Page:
Griffith’s grieving families have been dealt a fresh blow after a visit to their loved ones’ graves brought with it more upsetting news.
In the four years since she unexpectedly lost her father Jessica Taylor says she has visited his grave at the city’s cemetery two or three times a week.
Usually the visits help her feel closer to the father she lost, but a recent trip left her devastated after she found a notice tucked under his plaque informing her the ornamentation and embellishments she and her family had lovingly placed there must be removed, or else staff would take them away.
“Honestly, I was in shock,” she said.
“Being able to put gifts or other things down on days like Father’s Day, it is a way of still including him in our lives.”
“This is the one place we have to feel close to him.”
Ms Taylor said she felt let down by the notice and urged Griffith City Council to reconsider their policy.
Council says it is a situation where its hands are tied, with its cemetery management plan obliged to comply with legislative requirements set out in the Crown Lands (General Reserves) by-law 2006 – which prohibits items of embellishment on graves.
“Council understands that the recent request to remove items placed near the plaques on the lawn cemetery has caused some heartache for families and friends of those who are buried at the Griffith Lawn Cemetery,” director of infrastructure and operations Phil King said.
Mr King said while council was sympathetic it had to be responsible for safety, with excessive ornaments or statues posing a number of risks.
“The burial plots in the traditional sections of the cemetery are available to be more personal and allow variety for both headstones and adornments,” he offered.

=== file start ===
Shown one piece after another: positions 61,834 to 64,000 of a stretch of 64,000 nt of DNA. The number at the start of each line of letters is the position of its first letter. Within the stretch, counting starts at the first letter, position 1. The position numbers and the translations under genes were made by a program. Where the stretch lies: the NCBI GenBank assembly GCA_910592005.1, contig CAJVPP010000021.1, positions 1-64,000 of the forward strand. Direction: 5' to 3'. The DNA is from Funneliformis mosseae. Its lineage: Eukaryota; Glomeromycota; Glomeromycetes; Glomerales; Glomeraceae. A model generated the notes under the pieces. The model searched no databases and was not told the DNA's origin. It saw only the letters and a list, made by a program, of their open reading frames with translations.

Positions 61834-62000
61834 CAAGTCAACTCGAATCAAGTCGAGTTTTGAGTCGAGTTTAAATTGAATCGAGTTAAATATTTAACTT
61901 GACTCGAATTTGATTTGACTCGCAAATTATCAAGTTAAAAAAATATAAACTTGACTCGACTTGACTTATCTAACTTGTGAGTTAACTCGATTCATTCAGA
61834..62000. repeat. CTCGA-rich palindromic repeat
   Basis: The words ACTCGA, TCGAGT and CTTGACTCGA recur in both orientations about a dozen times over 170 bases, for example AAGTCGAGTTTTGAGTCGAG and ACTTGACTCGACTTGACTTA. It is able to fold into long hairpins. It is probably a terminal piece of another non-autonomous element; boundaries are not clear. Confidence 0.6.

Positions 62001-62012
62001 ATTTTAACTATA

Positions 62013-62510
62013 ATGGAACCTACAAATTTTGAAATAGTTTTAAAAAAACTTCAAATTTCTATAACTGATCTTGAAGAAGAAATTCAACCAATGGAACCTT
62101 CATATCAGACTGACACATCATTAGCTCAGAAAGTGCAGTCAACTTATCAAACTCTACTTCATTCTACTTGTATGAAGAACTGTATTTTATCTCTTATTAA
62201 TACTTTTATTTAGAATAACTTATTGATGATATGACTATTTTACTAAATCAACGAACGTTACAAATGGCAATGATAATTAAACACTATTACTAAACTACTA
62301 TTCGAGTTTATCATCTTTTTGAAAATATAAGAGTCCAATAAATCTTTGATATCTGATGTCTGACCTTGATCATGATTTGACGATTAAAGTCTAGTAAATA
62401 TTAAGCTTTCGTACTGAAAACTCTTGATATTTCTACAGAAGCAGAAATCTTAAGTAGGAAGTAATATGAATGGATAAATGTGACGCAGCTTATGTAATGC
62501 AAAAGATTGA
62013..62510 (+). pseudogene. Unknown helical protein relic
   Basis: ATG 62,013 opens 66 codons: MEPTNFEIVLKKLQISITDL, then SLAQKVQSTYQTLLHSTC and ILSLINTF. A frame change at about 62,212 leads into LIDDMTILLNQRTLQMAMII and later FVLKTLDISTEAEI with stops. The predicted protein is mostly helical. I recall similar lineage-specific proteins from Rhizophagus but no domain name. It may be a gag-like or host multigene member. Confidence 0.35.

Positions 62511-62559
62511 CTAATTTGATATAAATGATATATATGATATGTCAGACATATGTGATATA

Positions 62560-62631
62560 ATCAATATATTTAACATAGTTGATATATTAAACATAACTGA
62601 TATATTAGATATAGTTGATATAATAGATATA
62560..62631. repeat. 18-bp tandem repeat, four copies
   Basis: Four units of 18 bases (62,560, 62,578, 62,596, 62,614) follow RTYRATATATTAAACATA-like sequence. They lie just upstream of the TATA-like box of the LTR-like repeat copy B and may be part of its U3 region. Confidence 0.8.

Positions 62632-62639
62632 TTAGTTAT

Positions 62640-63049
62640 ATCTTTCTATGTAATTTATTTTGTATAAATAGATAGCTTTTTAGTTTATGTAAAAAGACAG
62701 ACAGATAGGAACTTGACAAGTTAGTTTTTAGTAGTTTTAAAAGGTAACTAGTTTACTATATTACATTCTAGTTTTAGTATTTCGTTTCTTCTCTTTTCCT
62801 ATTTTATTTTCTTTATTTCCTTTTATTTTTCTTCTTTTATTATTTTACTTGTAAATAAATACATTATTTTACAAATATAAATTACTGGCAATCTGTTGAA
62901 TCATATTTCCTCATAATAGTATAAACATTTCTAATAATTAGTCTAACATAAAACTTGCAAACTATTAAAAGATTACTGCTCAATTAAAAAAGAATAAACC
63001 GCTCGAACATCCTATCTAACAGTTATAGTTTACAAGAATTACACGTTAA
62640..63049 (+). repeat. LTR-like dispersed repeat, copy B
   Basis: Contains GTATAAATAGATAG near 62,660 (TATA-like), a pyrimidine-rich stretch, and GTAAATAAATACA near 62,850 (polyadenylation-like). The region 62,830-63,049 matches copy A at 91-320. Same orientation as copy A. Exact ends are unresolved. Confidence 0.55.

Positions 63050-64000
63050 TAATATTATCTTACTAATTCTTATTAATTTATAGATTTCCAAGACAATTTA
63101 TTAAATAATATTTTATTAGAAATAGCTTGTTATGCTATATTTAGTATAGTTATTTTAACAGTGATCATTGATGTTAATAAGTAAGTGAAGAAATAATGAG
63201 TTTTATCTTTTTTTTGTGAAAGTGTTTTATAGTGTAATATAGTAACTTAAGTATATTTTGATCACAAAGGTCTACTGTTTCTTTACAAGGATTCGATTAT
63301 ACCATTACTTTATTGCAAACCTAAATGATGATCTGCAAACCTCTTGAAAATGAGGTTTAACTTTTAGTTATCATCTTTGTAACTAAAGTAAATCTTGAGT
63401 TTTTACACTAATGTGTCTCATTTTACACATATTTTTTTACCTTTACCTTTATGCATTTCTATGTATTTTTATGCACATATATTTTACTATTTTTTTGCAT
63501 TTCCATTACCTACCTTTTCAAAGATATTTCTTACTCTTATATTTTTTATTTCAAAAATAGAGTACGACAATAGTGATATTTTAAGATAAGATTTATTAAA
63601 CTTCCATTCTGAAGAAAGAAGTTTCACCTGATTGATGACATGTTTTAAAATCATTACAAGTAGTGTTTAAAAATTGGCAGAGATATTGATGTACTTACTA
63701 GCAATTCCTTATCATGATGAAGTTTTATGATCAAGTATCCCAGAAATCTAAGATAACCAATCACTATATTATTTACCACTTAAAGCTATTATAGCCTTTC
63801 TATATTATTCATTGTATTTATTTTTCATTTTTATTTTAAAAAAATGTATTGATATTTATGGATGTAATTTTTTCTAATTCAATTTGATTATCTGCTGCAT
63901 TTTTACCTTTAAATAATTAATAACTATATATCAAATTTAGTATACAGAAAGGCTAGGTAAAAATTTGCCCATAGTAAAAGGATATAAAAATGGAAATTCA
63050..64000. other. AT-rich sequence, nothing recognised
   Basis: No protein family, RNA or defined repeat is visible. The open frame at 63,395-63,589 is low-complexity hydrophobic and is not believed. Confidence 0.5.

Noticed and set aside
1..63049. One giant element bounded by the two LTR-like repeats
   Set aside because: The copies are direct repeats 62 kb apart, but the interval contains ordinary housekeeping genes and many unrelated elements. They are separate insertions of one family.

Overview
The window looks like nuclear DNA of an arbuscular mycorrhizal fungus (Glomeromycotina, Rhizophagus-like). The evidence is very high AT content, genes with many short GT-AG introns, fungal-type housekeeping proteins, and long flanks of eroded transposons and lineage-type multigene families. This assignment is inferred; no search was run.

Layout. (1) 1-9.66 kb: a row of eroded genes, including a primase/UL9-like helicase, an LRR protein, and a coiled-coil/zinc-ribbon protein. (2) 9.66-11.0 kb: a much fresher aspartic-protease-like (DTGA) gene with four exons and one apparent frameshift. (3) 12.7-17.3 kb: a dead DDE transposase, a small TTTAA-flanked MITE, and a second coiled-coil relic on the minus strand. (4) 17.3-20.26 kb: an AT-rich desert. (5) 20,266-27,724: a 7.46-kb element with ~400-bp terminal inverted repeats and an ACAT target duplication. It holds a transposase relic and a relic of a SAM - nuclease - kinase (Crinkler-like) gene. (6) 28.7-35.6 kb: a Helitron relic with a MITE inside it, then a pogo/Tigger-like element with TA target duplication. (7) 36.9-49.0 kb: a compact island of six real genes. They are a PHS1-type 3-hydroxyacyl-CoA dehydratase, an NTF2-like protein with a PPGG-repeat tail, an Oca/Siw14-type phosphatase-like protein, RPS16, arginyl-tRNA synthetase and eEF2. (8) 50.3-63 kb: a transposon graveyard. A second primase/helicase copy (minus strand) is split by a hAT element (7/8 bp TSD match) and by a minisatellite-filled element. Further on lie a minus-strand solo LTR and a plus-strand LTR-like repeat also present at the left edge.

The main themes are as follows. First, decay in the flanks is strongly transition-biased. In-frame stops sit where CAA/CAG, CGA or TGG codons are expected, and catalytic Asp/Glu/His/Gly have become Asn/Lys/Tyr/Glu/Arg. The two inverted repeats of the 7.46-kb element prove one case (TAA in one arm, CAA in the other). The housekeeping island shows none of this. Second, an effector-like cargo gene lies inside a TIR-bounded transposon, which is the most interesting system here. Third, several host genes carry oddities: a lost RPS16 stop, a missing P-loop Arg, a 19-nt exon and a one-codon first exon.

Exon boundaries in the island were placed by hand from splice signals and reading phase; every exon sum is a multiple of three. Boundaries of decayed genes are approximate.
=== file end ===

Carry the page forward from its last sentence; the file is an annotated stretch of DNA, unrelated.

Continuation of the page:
But it is an option not within the means of all, as pointed out by Darlington Point man Wayne Oldham who lost his mother in 2009.
“If I had the money I would have loved to bury mum there, but she is not any less special because of that,” he said.
Mr Oldham said he had been “taken aback” on finding the notice on his mother’s grave, saying the ornaments placed there helped remember the woman his family lost and were an important part of their grieving process.
Confused Mr Oldham asked why, when his family had paid for the plot and had placed their ornaments out of the way, they had to remove them.
The thought of doing so he says is difficult to say the least.
“Going there to just a plaque would feel like no one cares, you see graves with dead flowers and no statues and you think ‘how sad is that’ – their memory is lost forever,” he said.
“You can always tell when a loved one goes to see mum. . .there’s fresh flowers and it helps you know she is not alone and that her memory is still alive – it makes you feel better,” he said.
“If you were to walk in here in two years time and there are no ornaments, it would be like this is a place where you are buried and forgotten.”